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This is what the “Future Combat Air System” fighter aircraft could look like


In the USA, meanwhile, critical voices about the use of artificial intelligence in the military are increasing - and not only from peace activists.

Take Mary Cummings, for example, who was once one of the Navy's first female fighter pilots on her F / A-18.

Today she studies autonomous weapons at Duke University in Durham, North Carolina.

"I can imagine that the Biden government will also provide a new impetus for talks on autonomous weapons systems."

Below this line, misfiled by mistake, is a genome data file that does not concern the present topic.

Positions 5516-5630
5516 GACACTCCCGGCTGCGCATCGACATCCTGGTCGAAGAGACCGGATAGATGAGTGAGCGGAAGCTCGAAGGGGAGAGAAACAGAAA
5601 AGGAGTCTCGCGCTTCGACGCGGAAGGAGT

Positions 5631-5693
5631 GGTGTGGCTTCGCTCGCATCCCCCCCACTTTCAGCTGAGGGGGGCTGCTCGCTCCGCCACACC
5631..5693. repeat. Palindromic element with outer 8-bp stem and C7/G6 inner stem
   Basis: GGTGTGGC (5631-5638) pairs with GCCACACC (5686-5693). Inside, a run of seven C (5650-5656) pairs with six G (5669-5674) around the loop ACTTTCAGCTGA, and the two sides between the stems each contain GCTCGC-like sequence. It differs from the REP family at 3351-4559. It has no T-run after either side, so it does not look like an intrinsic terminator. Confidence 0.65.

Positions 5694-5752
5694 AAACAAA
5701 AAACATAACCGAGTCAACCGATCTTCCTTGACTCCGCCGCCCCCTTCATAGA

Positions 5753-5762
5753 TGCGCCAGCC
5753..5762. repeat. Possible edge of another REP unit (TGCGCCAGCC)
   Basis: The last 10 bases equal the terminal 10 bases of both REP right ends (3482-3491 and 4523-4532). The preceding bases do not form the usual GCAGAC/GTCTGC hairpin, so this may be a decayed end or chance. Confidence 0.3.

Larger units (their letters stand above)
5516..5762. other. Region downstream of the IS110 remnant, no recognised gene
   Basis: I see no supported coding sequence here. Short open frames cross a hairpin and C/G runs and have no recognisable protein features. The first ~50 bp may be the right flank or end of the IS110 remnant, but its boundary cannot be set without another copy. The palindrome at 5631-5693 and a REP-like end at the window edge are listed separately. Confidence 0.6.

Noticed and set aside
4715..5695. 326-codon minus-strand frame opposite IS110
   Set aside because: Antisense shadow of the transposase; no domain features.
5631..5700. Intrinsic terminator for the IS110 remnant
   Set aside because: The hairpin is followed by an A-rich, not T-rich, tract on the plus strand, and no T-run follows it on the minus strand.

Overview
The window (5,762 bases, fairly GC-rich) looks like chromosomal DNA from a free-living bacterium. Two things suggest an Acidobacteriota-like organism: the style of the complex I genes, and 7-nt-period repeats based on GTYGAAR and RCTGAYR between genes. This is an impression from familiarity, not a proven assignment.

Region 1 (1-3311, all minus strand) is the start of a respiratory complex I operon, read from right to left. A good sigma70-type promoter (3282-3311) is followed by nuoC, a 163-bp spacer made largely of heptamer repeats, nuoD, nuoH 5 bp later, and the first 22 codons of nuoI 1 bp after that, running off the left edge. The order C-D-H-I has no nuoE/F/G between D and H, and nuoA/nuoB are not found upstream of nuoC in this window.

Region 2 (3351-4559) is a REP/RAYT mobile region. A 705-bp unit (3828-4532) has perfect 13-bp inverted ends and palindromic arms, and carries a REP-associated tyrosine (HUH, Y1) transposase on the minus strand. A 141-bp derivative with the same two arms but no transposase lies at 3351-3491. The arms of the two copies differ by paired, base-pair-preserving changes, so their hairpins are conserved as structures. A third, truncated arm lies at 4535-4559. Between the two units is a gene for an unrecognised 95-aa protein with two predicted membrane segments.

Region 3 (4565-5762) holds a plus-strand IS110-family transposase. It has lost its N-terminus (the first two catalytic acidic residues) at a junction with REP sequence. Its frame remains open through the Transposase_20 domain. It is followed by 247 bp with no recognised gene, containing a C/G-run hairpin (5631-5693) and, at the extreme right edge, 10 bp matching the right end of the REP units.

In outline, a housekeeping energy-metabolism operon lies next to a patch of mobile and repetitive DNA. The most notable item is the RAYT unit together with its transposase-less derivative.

Frank Sauer, University of the Federal Armed Forces, Munich

Most of AI development happens in the commercial arena, she says.

"The military is far, far, far behind." Cummings describes himself as a "techno-realist."

Artificial intelligence in the military is important, it will also be important for future developments - but the "hysteria" that it is excessively efficient, "that is not true."

So the risks of an arms race through AI weapons are real, the supposed military advantages are not necessarily.

Perhaps President Biden will come to this conclusion too.

At the beginning of his term in office, he made it clear that arms control is important to him.

Then he agreed with Russian President Vladimir Putin on an extension of the nuclear disarmament treaty "New Start".

Researcher Sauer therefore says: "I can imagine that the Biden government will also give a new impetus for talks on autonomous weapon systems."

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Source: spiegel

All tech articles on 2021-03-02